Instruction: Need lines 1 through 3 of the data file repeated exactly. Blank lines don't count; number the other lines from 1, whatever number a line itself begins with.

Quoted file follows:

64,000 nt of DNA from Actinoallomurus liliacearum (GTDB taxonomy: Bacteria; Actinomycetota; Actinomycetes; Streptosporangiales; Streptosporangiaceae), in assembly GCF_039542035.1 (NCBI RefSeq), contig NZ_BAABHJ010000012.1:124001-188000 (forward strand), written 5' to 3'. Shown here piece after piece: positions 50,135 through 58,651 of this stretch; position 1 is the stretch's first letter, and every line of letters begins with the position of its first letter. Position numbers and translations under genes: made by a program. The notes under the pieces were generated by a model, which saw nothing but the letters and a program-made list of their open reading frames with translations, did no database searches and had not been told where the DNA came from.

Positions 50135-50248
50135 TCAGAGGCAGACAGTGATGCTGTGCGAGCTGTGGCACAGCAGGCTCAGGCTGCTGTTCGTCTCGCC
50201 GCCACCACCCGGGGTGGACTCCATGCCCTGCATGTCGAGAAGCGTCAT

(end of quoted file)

64,000 nt of DNA from Actinoallomurus liliacearum (GTDB taxonomy: Bacteria; Actinomycetota; Actinomycetes; Streptosporangiales; Streptosporangiaceae), in assembly GCF_039542035.1 (NCBI RefSeq), contig NZ_BAABHJ010000012.1:124001-188000 (forward strand), written 5' to 3'. Shown here piece after piece: positions 50,135 through 58,651 of this stretch; position 1 is the stretch's first letter, and every line of letters begins with the position of its first letter. Position numbers and translations under genes: made by a program. The notes under the pieces were generated by a model, which saw nothing but the letters and a program-made list of their open reading frames with translations, did no database searches and had not been told where the DNA came from.

Positions 50135-50248
50135 TCAGAGGCAGACAGTGATGCTGTGCGAGCTGTGGCACAGCAGGCTCAGGCTGCTGTTCGTCTCGCC